Music News & Reviews

4 songs about San Luis Obispo

Clockwise from top left, Quiet Life, “Weird Al” Yankovic, Scissor Sisters and Ted Wulfers.
Clockwise from top left, Quiet Life, “Weird Al” Yankovic, Scissor Sisters and Ted Wulfers. Tribune file, Associated Press and courtesy photos

Randy Newman loves L.A. Tony Bennett left his heart in San Francisco. And “Weird Al” Yankovic thinks you should check out the men’s room at the Madonna Inn.

At least, that’s what he recommends in “Take Me Down,” an ode to his former stomping grounds and one of a handful of songs written about San Luis Obispo over the years.

Though these SLO-centric songs may not be as well known as those written about bigger cities, you have to admit, any songs celebrating the happiest city in America are worth a listen.

So check out these four songs about San Luis Obispo.

Ted Wulfers, “San Luis Obispo (Take It SLO)”

As a traveling musician, Chicagoan Ted Wulfers has seen a lot of American cities. But only one has inspired him to write a song about it.

His tune “San Luis Obispo (Take It SLO)” features a Jimmy Buffet vibe with lyrics that talk of partying on Higuera Street.

“I wrote the song, just kind of in my head, driving down to L.A. from a show (in San Luis Obispo),” he told The Tribune in 2009. “I play in so many different towns — I’m just kind of always wandering. But I just wanted to document the good times of the town and to give a gift to all the good people there.”

Wulfers included an updated version of the song on his latest album, “You Are Here,” and shot the music video for it — featuring plenty of classic SLO-centric scenery — in March 2015.

“Weird Al” Yankovic, “Take Me Down”

Cal Poly alum “Weird Al” Yankovic pays homage to his former home in this rare original song.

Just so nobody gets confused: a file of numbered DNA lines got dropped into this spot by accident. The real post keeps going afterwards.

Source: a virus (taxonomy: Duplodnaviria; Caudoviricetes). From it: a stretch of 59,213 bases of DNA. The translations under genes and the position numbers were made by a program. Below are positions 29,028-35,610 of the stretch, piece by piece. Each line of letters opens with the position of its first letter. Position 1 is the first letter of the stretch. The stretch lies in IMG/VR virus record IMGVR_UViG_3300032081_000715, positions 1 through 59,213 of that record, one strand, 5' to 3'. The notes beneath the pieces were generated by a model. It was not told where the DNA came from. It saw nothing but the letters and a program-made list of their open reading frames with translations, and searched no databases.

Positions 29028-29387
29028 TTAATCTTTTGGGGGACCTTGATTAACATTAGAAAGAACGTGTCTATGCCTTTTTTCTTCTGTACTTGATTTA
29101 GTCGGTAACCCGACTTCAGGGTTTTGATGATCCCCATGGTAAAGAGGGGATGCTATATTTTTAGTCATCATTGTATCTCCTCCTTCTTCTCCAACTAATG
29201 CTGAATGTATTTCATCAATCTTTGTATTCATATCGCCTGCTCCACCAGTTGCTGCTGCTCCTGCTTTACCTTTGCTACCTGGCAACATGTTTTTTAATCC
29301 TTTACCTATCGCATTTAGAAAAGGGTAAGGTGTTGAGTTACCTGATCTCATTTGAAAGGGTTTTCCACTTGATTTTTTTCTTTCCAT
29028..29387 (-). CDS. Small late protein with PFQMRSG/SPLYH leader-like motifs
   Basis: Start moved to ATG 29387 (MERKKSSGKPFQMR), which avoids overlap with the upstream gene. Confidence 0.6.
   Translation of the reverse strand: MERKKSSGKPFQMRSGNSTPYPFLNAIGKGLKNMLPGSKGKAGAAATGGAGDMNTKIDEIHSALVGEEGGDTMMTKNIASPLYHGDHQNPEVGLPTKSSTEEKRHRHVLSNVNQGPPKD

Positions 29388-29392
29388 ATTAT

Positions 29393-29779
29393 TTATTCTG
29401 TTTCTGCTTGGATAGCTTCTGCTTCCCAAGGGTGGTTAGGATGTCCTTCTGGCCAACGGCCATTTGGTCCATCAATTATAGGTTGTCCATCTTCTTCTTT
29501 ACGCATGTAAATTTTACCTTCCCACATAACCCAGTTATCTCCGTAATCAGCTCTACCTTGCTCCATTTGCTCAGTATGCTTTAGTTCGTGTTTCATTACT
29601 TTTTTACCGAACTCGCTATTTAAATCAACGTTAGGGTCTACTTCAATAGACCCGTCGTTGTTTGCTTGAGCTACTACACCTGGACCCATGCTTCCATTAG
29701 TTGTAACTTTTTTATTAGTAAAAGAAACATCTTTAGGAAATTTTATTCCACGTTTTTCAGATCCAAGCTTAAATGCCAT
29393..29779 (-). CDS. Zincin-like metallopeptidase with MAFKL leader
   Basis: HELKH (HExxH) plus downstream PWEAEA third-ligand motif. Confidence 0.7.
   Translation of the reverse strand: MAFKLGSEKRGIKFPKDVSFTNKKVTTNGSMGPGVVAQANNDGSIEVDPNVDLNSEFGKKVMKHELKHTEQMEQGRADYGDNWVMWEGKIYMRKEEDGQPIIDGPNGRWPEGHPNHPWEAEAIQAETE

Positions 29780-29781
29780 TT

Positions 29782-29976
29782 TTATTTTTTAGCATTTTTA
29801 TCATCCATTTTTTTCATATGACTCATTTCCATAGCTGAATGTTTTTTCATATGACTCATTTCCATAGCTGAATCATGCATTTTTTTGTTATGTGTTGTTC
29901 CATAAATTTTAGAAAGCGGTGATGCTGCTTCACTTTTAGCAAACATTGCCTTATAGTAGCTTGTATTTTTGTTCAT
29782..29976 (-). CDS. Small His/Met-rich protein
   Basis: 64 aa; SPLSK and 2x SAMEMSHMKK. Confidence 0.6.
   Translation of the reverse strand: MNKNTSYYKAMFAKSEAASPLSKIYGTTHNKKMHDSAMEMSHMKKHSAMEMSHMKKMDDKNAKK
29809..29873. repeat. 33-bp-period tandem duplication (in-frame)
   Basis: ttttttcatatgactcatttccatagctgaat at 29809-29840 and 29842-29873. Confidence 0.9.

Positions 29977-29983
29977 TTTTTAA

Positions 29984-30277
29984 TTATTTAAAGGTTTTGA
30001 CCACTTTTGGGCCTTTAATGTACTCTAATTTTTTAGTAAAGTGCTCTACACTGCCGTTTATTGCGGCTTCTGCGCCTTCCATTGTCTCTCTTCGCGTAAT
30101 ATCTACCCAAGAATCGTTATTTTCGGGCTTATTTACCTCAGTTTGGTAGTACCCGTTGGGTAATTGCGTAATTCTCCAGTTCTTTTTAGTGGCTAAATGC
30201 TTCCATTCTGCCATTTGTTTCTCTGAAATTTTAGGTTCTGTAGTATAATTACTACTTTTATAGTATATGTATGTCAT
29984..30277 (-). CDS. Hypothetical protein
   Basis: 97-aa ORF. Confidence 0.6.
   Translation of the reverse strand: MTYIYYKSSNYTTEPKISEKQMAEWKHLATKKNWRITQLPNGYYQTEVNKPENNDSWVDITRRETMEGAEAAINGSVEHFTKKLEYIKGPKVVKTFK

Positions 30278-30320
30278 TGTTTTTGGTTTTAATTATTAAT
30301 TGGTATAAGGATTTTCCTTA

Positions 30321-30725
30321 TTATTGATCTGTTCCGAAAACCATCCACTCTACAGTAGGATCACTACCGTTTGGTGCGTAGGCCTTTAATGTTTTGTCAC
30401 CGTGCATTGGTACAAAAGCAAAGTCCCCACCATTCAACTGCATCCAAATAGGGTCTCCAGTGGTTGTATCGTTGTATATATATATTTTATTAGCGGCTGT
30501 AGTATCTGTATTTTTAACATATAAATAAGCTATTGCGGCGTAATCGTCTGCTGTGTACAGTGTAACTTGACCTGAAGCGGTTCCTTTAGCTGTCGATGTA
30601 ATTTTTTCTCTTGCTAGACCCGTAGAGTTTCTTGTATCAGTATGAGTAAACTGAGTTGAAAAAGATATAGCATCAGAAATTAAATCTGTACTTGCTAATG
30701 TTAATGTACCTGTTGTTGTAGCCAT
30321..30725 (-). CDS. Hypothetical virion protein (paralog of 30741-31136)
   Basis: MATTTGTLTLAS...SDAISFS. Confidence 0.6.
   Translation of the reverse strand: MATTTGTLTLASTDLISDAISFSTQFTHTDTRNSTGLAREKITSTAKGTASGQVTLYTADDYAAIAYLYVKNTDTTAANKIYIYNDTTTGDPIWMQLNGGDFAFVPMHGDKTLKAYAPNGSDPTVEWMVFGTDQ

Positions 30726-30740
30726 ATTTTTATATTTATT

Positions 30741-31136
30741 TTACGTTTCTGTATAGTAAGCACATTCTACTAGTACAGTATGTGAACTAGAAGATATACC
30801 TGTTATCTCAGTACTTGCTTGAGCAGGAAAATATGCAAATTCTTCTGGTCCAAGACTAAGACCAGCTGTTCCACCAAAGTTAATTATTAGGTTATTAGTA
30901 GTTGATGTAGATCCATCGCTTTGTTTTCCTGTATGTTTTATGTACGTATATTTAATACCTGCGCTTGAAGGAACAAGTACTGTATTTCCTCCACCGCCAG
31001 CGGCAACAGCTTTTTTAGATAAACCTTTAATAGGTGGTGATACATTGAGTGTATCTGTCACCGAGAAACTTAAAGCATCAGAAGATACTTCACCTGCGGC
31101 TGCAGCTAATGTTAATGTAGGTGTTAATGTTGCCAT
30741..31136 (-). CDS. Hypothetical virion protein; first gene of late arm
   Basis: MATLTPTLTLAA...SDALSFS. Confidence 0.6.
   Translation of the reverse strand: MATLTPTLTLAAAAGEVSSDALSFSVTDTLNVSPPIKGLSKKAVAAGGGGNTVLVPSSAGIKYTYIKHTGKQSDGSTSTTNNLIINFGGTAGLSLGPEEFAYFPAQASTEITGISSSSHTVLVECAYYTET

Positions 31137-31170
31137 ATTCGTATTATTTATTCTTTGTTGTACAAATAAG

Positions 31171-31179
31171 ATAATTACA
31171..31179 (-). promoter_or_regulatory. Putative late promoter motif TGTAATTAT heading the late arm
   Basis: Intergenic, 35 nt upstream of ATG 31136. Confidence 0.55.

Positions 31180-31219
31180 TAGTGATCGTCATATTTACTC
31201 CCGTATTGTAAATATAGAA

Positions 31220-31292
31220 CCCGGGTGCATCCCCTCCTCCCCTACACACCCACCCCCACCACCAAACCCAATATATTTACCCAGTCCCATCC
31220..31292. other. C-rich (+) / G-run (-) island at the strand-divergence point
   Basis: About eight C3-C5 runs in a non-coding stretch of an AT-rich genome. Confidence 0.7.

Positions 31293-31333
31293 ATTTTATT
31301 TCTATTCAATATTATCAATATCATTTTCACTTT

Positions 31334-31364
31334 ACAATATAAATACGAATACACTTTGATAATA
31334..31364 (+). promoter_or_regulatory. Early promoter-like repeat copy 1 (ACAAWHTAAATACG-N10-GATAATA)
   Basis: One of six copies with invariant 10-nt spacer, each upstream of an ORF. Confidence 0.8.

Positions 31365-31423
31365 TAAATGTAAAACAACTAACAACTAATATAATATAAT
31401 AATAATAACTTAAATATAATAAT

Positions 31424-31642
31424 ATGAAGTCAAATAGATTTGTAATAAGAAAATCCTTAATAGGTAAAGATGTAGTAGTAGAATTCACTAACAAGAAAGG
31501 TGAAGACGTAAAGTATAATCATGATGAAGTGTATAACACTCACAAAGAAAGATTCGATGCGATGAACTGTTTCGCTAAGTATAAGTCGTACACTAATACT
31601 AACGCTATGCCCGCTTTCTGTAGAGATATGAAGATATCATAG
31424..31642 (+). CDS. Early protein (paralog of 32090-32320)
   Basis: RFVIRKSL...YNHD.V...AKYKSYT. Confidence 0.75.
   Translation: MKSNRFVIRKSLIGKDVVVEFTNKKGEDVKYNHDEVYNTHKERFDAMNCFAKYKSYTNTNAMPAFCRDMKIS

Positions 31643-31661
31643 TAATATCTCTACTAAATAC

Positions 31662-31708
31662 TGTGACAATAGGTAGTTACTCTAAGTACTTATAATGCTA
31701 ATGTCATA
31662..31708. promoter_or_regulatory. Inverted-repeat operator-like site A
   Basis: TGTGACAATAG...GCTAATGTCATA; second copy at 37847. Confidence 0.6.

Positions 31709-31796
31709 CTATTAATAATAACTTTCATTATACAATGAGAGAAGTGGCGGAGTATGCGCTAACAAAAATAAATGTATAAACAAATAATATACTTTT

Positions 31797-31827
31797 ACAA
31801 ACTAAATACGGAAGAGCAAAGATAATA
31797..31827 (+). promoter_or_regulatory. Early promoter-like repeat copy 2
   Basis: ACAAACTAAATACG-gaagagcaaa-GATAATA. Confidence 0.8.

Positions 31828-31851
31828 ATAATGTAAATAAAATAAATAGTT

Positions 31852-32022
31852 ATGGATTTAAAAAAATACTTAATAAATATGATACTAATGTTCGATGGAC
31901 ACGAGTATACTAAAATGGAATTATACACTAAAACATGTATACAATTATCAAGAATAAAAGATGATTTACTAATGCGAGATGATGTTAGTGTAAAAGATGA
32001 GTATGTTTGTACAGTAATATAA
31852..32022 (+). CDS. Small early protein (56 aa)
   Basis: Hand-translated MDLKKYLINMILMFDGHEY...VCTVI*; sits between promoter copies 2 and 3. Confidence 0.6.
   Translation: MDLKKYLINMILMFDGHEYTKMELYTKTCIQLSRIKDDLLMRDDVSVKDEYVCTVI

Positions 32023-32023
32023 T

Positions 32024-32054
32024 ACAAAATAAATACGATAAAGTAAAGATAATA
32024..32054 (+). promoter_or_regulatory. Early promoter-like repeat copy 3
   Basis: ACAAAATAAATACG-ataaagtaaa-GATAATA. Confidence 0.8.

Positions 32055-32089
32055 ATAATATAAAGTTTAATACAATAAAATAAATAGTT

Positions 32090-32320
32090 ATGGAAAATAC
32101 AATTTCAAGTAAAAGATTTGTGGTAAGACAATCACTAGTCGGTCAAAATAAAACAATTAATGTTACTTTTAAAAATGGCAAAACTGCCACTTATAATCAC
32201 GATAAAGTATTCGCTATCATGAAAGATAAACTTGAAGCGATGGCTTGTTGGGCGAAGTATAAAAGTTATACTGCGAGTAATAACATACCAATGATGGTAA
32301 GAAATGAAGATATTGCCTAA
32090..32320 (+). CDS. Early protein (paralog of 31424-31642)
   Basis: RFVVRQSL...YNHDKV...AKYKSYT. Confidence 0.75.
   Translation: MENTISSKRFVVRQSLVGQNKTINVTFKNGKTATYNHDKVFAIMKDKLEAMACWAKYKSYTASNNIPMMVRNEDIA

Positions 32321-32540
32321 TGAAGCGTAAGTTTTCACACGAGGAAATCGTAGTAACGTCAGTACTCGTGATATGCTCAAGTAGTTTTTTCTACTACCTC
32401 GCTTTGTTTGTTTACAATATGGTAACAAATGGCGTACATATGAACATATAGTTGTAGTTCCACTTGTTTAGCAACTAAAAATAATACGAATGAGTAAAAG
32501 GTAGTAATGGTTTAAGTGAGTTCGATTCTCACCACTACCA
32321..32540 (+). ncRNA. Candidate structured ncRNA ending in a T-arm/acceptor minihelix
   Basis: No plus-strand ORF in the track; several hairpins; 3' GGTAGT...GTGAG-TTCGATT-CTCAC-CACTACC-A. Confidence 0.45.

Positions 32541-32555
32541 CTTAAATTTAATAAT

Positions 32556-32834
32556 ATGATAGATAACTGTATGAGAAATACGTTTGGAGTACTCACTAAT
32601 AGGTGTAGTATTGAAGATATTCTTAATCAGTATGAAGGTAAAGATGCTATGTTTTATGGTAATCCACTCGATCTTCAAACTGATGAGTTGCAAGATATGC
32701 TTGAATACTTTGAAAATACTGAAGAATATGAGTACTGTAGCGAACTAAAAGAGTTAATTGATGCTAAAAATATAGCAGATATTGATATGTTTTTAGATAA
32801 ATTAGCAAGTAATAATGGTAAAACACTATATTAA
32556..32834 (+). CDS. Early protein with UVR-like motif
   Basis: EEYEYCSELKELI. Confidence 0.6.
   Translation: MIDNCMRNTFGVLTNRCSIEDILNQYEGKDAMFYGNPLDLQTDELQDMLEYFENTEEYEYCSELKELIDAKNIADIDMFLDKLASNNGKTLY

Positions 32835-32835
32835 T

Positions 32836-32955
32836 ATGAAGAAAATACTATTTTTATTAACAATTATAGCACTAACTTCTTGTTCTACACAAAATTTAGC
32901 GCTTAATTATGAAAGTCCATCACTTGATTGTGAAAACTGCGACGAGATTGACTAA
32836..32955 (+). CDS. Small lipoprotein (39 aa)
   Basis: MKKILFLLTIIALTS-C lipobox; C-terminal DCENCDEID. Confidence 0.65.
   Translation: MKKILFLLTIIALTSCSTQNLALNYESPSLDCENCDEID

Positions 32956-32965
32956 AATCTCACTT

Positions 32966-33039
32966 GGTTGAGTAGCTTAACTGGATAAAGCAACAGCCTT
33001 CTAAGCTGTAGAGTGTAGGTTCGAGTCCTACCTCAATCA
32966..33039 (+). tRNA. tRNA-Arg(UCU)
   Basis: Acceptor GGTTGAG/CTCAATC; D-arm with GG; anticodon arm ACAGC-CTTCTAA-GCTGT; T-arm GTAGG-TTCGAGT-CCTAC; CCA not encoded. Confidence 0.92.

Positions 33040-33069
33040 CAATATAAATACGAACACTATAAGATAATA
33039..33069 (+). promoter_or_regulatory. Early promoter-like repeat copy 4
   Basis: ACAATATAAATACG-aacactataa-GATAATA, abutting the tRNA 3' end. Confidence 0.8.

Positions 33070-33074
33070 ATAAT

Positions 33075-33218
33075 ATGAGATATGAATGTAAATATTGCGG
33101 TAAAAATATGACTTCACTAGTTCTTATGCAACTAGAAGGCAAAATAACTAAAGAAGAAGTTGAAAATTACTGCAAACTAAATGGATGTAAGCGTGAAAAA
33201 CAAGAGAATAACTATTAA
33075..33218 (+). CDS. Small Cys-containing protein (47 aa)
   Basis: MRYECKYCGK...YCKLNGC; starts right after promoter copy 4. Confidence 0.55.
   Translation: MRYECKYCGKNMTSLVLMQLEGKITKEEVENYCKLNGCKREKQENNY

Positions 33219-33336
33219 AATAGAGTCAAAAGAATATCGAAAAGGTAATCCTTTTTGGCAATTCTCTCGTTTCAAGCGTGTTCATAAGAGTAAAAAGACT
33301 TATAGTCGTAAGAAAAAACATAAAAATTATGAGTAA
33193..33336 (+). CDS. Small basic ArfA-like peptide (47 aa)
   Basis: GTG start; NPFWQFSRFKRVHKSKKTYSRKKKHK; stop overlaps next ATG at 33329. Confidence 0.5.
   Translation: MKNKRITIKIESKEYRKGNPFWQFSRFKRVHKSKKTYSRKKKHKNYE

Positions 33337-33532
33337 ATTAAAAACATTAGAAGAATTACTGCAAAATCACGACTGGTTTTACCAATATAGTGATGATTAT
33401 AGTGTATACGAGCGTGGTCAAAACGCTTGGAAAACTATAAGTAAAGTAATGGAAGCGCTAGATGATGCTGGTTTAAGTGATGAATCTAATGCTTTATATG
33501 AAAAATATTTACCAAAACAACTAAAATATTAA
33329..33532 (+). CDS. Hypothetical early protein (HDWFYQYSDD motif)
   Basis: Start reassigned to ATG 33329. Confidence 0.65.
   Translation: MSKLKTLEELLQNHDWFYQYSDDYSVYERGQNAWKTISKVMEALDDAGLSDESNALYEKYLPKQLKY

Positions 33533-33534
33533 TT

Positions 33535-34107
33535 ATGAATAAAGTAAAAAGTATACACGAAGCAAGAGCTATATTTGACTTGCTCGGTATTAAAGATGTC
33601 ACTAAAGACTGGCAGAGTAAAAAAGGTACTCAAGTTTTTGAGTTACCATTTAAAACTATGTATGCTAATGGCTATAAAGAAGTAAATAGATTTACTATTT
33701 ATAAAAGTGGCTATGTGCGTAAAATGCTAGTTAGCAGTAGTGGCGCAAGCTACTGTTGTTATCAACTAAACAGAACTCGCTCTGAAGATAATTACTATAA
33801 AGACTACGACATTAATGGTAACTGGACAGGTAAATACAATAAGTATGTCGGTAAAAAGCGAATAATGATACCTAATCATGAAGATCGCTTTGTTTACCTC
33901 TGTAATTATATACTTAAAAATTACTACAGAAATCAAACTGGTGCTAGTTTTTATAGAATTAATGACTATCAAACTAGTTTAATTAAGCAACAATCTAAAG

“It talks about Morro Rock, Pismo Beach, the bathrooms at the Madonna Inn and how all the stores closed at 5 p.m.,” he told The Tribune in 2003.

Yankovic was no doubt inspired by his time in San Luis Obispo as a Cal Poly student when he sang, “Where the grass is green and the air is so clean that when the wind is right, you can even smell the cows.”

Quiet Life, “San Luis Obispo”

In their song “San Luis Obispo,” the Portland, Oregon-based folk-rock band Quiet Life celebrates its favorite California city.

Lead singer/guitarist Sean Spellman, who grew up on the East Coast, discovered San Luis Obispo several years ago on a weeklong trip to California and “fell in love with it,” he told The Tribune in 2013. A month later, he and his then-girlfriend moved to San Luis Obispo; he then persuaded his bandmates to join him. They shared a two-bedroom house on Pismo Street for about a year.

The music video, shot in May 2012, finds Spellman and his bandmates driving through downtown San Luis Obispo, making music in Mitchell Park and watching the waves in Pismo Beach. (And, yes, one of them is munching a burrito from local eatery Tonita’s Mexican Food.)

Scissor Sisters, “San Luis Obispo”

Although the Scissor Sisters hail from New York City, the progressive glam pop group has found a second home on the West Coast, and San Luis Obispo is a city that has clearly captured the band members’ hearts.

The 2012 song “San Luis Obispo” might sound like an upbeat and jangly tune that would be a perfect fit for some kind of hybrid vehicle commercial, but a closer inspection of the lyrics reveals a story in which lead singer Jake Shears has been abandoned on the side of the road “Between the bright lights of Los Angeles and the tawdry nights of San Jose.” Shears finds a party in the streets of San Luis Obispo but can’t help wondering “if happiness is just a phase.”

The song is capped off with a tropical piano solo before Shears and the Scissor Sisters make one more run through an infectious chorus that makes “San Luis Obispo” a welcome addition to a mixtape for a car ride up the coast. Despite some serious introspection in the lyrics, Scissor Sisters’ playful style shines through above all else in this fun coastal anthem.

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Have you heard any other songs about San Luis Obispo? Let us know in the comments.

Tribune staffers Patrick S. Pemberton, Sarah Linn and Chris Dobstaff contributed to this story.